Phosphatidylserine Foods - 6 Foods Rich in Phosphatidylserine (PS)

Phosphatidylserine Foods: 6 Foods Rich in Phosphatidylserine

Keep your mind sharp and your stress levels low by eating more of these Phosphatidylserine Foods. 

Phosphatidylserine, or just PS, is a fatty substance made by your body that sheats and protects every single cell within you. It’s also involved in the clotting processes in your body.

PS is an especially vital component of your nerve cells in your brain, where it helps promote brain cell function and transmission of nerve impulses.

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Phosphatidylserine Foods – The Basics

As an essential part of your outer nerve cell membranes, PS is associated with benefits like:

  • Enhances memory as you age
  • May protect from cognitive decline
  • Lower stress levels
  • Boost physical performance in athletes

Phosphatidylserine is found naturally in some foods, but you can also buy it OTC as a supplement. Interestingly, it’s the only ‘nootropic’ (brain supplement) with an approved FDA health claim.

What are the Benefits of Phosphatidylserine?


People supplement PS for:

  • ADHD
  • Anxiety
  • Depression
  • Stress
  • Cognitive decline

On the other hand, not getting enough PS can have a negative impact on your memory, sleep, mood, and even exercise performance.

With that said, here are the 8 best Phosphatidylserine foods:

1. Phosphatidylserine Foods – Soy

Soy is the best plant-based source of Phosphatidylserine. It contains about 100 mg of PS per 100 grams. The PS from soy is almost the same as that from cows, but without the risk of causing a virus infection that animal brain cells may contain – for example, mad cow disease.

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Soybeans also come with a plethora of amino acids, the building blocks of protein, as well as iron, folate, calcium and omega-3s. The latter of which are extremely important for brain function.

2. Egg Yolks

The richest and cleanest animal source of PS is an egg yolk. At the same time, an egg yolk provides lods of other essential nutrients.

The average large egg has about 1.3g of Phospholipids among which is Phosphatidylserine. Most of these are found in the yolk, so don’t throw it away!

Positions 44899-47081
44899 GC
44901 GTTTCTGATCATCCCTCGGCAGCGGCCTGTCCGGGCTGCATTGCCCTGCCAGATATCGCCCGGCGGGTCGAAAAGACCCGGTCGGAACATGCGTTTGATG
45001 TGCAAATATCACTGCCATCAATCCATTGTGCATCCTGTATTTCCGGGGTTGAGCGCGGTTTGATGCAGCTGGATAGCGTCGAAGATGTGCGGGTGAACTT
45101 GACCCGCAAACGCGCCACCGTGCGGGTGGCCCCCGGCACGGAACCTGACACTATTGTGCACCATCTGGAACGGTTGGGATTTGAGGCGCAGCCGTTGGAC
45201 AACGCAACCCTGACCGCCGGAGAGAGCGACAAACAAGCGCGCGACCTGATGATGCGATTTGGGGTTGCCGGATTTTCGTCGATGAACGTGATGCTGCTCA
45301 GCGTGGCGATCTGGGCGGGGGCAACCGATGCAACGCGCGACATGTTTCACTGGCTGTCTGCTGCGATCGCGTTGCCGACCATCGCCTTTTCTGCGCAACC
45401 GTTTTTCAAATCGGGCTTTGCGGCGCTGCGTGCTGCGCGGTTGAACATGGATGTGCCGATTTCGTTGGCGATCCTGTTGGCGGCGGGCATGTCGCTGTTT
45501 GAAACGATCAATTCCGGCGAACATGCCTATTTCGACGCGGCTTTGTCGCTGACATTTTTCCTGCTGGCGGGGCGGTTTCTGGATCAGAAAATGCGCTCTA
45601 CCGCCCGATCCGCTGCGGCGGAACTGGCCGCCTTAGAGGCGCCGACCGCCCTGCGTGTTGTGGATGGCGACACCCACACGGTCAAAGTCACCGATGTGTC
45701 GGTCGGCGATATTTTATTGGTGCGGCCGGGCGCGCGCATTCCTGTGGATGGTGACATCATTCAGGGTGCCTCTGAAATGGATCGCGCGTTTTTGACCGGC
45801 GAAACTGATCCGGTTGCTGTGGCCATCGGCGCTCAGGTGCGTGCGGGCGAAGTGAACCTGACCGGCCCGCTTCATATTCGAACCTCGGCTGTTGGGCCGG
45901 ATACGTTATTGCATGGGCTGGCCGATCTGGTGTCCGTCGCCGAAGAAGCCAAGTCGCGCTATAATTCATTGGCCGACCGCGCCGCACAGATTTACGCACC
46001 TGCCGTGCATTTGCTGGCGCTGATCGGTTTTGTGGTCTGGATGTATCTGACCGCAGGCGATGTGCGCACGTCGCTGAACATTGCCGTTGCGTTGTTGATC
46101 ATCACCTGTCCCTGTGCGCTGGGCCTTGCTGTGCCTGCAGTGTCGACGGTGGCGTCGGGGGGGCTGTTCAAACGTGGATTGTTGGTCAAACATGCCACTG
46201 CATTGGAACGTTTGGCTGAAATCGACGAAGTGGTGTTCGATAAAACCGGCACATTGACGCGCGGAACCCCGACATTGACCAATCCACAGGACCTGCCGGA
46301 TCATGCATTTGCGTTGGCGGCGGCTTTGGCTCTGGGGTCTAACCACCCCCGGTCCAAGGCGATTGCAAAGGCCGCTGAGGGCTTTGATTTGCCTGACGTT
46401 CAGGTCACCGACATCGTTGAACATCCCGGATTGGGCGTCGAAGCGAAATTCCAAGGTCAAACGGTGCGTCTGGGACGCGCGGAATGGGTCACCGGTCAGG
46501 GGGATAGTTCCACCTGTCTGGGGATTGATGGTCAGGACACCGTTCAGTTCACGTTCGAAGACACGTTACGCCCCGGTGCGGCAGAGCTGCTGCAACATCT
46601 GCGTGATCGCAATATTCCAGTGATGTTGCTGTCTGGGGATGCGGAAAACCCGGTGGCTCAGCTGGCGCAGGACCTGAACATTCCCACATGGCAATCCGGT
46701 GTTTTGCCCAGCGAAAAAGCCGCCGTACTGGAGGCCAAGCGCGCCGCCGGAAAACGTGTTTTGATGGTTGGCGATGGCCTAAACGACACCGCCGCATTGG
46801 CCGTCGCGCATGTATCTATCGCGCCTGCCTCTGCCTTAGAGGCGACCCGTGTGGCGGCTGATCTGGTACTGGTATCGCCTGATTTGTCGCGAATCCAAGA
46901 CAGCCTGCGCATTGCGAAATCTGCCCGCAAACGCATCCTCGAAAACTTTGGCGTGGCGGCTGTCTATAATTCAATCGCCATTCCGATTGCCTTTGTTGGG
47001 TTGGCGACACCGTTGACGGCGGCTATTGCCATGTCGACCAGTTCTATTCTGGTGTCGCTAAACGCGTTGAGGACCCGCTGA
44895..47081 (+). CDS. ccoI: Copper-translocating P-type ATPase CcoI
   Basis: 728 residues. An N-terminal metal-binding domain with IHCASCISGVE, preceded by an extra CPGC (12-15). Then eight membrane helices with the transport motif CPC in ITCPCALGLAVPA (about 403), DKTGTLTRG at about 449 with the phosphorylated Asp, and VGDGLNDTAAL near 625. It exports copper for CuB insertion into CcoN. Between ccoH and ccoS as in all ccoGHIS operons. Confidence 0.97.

Not only that, but in the words of Shilpa Arora, ND, Egg yolks are a very concentrated source of choline, a key building block for the memory chemical acetylcholine. Choline intake is especially important during pregnancy because the nutrient is essential for brain growth and development.

Also rich in omega-3 fats, vitamins A, B, D, E, and K, as well as the amino acids l-tyrosine and tryptophan, egg yolks offer amazing nutrition for your mind.

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3. Organ Meats (Liver, Kidneys, etc.)

Organ meats, especially livers and kidneys of animals, are very high in Phosphatidylserine, but do not bring a risk of mad cow disease.

Chicken heart has 414 mg of PS per 100g, while pig kidneys have 218 mg per 100g. If you’re looking to find a clean and safe source of PS in meats, your best bet will be pasture-raised, grass-fed organ and muscle meats.

On top of that, organ meats are among the richest sources of vitamins A and B, as well as energy-boosting compounds like CoQ10.

4. Phosphatidylserine Foods – White Beans

White beans are one of the different types of beans grown in North and South America. Several varieties exist, although the most popular are cannellini beans, which you may know as ‘white kidney beans’.

They are tender with a nutty, earthy flavor and make a great addition to stews, chilis, and other dishes.

They’re an excellent plant source of copper, iron, folate, and also Phosphatidylserine. Combined, these nutrients help boost your energy production, as well as aiding brain functions like memory, focus, and mood.

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White beans also contain polyphenol antioxidants, which are associated with a reduced level of oxidative stress in the body – and by extension, increased protection from chronic ills.

5. Sunflower Lecithin

Lecithin is a substance naturally found in your bodily tissues. Lecithin supplements are usually extracted from soybeans, eggs, or sunflowers. Soy is by far the most popular source of lecithin supplements, but you’ll also see animal fats, corn, and fish sometimes being used.

While some soybeans are GMO, sunflowers aren’t. The process of extraction of sunflower lecithin is gentler. It doesn’t require harsh chemicals.

Lecithin is a very rich source of Phosphatidylserine, but also other brain nutrients. These include choline, which can help your brain make more acetylcholine to form new memory connections and maintain concentration.

Lecithin’s lipid substances, including choline and PS, can improve your brain’s functional pathways.

6. Phosphatidylserine Foods – Milk Products

There are many other food sources of Phosphatidylserine that don’t have as much as some other foods on this list. FDA states that small amounts of PS can be found in milk products.

But what they may be lacking in PS milk products make up with B vitamins, vitamin D, calcium, and potassium. Plus, milk is an excellent source of protein that can help you maintain a healthy weight.

What are the Benefits of Phosphatidylserine?


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